Monday December 11, 2017

CFC Stanbic Bank to open branch in South Sudan

stanbic bank kenya

NAIROBI –  The CFC Stanbic bank of Kenya has expressed an ambitious plan to open a branch in South Sudan in a bid to tap the East Africa’s virgin
market.
The bank said it will open a branch in the second half of the year after consulting with the Juba government on the modalities of their services.

CFC’s Chief Financial Officer Edwin Mucai said in a press briefing that CFC’s venture into South Sudan is to open a balanced level of competition with
other bankers already present in the republic, and to also strategically position the bank in the widely increasing banking market.

CFC’s investment in South Sudan is expected to be around $15 million dollars (SSP 50 million), released in instalments of $5 million (SSP 18 million) each.

CFC is also expected to invest in the vast South Sudan infrastructure projects. CFC Stanbic last year reported huge profit growth, which grew by about 16
percent, amounting to $18 million (or SSP 35 million), while the net interest income increased by 45.5 percent or $80 million (SSP 240 million).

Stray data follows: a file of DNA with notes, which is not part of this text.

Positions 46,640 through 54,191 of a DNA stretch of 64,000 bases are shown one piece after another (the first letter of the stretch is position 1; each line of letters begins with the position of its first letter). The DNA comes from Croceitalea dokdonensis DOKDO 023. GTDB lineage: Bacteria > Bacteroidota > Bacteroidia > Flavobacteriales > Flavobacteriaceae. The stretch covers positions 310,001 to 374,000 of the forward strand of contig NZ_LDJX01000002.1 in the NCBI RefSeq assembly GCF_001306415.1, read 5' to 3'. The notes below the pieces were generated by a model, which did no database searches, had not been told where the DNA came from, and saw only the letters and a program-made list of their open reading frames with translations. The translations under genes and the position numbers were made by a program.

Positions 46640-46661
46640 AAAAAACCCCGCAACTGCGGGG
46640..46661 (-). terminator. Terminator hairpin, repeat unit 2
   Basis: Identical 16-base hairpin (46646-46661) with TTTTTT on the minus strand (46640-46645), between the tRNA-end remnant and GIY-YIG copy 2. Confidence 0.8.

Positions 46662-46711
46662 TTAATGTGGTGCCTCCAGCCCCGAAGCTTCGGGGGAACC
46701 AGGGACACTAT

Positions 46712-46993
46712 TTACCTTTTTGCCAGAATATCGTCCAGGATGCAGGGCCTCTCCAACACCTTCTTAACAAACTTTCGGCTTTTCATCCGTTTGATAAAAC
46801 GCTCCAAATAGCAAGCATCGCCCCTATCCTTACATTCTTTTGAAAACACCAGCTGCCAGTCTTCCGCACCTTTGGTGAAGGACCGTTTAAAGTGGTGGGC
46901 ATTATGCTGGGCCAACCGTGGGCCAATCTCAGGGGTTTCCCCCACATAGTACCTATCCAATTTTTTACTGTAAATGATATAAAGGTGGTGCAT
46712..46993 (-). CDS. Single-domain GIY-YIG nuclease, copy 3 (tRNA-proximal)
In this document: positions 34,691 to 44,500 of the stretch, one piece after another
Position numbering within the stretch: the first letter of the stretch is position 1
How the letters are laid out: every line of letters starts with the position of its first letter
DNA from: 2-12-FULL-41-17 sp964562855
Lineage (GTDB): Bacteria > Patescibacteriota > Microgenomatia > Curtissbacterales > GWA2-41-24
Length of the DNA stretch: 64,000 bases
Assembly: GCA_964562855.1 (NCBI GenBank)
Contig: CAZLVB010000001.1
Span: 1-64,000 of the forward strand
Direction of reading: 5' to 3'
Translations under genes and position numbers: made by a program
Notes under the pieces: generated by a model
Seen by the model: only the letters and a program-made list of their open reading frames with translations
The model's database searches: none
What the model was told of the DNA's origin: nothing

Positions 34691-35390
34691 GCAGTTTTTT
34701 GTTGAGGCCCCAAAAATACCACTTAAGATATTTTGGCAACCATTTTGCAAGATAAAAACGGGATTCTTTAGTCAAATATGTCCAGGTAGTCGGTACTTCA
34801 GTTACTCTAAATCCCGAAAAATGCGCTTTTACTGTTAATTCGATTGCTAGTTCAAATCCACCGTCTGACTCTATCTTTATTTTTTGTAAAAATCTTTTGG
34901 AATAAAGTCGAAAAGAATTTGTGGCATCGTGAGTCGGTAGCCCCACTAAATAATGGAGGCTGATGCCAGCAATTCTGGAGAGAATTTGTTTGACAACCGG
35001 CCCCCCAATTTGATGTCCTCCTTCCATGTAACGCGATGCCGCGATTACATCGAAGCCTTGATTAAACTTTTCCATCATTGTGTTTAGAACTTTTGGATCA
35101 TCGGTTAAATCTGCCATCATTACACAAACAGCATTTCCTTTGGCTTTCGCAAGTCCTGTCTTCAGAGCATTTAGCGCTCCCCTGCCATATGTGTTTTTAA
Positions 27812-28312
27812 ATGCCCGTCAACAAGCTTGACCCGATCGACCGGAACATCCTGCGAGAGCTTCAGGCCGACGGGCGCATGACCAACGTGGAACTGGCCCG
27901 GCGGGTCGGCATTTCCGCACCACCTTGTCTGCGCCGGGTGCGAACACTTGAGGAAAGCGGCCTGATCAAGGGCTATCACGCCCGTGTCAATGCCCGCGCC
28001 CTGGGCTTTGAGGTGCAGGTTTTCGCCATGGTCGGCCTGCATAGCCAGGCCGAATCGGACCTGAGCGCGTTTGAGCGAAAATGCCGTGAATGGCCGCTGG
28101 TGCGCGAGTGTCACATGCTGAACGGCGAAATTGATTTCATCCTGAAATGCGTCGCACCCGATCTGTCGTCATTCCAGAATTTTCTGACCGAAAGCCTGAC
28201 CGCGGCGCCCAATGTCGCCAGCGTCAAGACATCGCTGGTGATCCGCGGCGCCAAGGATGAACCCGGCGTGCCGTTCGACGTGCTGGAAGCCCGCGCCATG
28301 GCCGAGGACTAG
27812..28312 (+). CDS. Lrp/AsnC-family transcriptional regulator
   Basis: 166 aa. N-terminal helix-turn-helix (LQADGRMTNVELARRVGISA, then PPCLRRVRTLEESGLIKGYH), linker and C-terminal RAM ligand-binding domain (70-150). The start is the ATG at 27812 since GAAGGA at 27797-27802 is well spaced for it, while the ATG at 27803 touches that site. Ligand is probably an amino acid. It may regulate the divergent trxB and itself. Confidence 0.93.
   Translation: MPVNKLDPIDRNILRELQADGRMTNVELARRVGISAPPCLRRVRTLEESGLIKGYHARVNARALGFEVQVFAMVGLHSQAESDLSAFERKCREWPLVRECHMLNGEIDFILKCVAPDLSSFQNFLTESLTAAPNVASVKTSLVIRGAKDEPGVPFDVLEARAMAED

Its with this growth that the banker believe will translate into success in South Sudan.

In another development, the Kenya’s cooperative bank and British America Investment Company yesterday announced plans to also open branches to

widen their regional presence in the world’s newest nation. The Cooperative bank said to establish a ‘Cooperative Bank of South Sudan’ in six months, after regulatory

approvals from the Juba government. Gideon Muriuki, the CEO of Cooperative Bank Kenya said, “The establishment of Co-operative Bank South Sudan as a joint-venture has been

approved by the government of South Sudan. We expect to play big in a region where investment is needed urgently.”

The British American Investment company is set to open a Juba branch before June this year. The three investors will join a growing list of foreign companies already

venturing to the untapped South Sudanese market, which have already seen Kenyan Commercial Bank (KCB) and Equity Bank making grounds.  

Civil wars prone South Sudan has recently broke away from the mainstream Sudan after 22 years of deadly civil war. The country had neither standing institutions nor proper infrastructure,

But the Republic is slowly recovering with investments pouring from every corner. Recently companies like East African Breweries Limited (EABL), UAP Insurance and
Kenya Airways and some other Kenyan companies started operations in South Sudan, while companies such as DT Dobie,

Uchumi Supermarket andNakumatt are planning to muscle their way into the South Sudan Market very soon.


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